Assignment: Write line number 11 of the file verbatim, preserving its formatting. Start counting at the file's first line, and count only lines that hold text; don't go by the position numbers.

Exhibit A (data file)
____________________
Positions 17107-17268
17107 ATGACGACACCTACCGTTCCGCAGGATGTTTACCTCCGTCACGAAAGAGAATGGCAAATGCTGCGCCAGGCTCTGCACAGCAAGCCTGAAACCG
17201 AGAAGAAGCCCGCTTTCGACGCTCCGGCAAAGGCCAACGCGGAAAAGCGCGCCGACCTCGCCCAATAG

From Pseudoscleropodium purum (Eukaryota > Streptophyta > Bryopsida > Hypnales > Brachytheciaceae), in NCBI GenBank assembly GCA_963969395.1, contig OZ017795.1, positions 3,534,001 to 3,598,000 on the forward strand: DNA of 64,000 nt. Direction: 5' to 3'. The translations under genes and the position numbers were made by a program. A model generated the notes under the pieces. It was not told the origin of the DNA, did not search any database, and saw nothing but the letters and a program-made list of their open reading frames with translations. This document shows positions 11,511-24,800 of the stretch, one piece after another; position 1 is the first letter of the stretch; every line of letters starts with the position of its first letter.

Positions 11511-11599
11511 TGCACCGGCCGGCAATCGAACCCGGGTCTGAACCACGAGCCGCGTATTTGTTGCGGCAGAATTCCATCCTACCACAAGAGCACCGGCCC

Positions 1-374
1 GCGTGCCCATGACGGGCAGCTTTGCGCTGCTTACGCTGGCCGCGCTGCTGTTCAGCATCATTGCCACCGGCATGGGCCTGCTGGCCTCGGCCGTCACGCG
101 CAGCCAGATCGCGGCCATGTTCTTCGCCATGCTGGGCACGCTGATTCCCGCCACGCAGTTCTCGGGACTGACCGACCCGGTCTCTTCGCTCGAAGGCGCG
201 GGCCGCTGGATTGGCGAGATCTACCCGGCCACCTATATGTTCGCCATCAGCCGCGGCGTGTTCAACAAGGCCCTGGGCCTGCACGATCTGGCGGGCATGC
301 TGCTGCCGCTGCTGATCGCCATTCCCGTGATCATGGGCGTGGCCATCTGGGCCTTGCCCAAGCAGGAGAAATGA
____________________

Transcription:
301 TGCTGCCGCTGCTGATCGCCATTCCCGTGATCATGGGCGTGGCCATCTGGGCCTTGCCCAAGCAGGAGAAATGA